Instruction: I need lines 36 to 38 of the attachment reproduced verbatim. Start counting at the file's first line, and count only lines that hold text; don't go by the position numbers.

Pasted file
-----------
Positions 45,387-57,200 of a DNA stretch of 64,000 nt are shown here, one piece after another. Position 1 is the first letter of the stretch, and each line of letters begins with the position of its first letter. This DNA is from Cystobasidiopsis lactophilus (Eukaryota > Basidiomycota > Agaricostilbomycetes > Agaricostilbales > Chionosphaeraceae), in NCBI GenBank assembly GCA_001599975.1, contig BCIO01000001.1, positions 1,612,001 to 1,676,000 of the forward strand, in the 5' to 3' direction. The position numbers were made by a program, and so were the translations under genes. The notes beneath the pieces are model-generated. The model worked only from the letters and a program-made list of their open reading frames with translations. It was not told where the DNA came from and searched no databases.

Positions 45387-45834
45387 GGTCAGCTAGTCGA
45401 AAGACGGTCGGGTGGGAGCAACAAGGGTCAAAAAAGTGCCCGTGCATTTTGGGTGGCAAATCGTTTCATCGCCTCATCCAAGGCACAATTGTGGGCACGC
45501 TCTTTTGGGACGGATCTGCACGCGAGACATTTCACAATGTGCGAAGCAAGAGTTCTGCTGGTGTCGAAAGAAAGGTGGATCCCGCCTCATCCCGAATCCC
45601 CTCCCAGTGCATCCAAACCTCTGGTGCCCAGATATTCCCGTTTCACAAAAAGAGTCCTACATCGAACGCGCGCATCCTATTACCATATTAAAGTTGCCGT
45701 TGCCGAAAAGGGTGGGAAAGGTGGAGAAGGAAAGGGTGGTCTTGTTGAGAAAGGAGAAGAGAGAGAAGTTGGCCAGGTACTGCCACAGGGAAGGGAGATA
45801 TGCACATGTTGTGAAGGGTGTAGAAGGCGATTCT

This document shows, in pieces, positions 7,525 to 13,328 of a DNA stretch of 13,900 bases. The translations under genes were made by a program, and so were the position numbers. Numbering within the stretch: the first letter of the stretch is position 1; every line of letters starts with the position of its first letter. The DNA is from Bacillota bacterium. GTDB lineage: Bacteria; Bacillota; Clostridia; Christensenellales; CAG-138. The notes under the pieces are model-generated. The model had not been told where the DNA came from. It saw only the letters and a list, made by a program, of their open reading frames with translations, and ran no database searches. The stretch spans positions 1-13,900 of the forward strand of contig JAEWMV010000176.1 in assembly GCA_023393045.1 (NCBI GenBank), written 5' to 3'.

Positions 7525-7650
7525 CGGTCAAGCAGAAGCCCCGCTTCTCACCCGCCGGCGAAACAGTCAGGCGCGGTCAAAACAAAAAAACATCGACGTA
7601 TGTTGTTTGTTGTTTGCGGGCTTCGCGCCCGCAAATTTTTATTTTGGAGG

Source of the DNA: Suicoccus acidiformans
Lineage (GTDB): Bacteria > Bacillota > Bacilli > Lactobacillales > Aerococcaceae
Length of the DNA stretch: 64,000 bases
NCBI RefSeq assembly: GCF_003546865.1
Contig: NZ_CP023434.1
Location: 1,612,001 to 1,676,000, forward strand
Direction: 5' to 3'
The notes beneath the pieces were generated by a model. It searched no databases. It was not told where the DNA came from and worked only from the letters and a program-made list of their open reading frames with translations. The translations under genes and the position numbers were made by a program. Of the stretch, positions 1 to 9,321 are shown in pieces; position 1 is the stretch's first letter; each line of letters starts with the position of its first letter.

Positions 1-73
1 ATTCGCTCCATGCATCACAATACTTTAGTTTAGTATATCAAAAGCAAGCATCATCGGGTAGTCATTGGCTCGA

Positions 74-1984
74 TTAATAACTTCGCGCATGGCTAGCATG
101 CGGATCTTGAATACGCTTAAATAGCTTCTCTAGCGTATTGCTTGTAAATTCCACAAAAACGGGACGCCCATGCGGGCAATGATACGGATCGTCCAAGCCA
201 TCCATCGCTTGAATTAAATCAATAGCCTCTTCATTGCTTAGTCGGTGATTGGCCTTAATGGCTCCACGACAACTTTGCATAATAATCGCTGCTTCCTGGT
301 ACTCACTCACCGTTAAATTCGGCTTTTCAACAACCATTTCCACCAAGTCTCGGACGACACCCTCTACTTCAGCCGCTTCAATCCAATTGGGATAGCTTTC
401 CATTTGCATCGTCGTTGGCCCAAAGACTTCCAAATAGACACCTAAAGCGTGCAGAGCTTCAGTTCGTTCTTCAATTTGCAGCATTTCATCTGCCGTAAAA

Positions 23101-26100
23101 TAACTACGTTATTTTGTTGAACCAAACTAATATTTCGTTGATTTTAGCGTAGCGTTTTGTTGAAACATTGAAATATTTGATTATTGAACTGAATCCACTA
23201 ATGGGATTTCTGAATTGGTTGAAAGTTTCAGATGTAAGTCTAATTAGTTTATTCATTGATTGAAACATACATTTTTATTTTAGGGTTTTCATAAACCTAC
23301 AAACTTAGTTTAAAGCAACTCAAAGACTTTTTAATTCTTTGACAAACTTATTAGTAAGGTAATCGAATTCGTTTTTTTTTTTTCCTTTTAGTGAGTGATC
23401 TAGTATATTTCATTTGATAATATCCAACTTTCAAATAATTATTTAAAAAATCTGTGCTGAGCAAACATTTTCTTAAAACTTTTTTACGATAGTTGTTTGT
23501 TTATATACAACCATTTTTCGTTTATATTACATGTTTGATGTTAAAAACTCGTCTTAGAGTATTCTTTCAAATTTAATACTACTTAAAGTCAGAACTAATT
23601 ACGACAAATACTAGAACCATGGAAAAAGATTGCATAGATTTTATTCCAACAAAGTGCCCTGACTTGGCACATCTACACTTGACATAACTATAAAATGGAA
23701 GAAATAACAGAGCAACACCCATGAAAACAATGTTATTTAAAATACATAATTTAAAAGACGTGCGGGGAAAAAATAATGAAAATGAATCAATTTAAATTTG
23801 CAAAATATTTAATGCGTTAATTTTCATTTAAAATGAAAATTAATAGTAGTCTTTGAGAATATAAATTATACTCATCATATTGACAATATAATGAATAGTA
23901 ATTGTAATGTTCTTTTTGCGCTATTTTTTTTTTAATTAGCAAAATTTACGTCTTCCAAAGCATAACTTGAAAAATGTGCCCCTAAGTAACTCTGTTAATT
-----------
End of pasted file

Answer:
23701 GAAATAACAGAGCAACACCCATGAAAACAATGTTATTTAAAATACATAATTTAAAAGACGTGCGGGGAAAAAATAATGAAAATGAATCAATTTAAATTTG
23801 CAAAATATTTAATGCGTTAATTTTCATTTAAAATGAAAATTAATAGTAGTCTTTGAGAATATAAATTATACTCATCATATTGACAATATAATGAATAGTA
23901 ATTGTAATGTTCTTTTTGCGCTATTTTTTTTTTAATTAGCAAAATTTACGTCTTCCAAAGCATAACTTGAAAAATGTGCCCCTAAGTAACTCTGTTAATT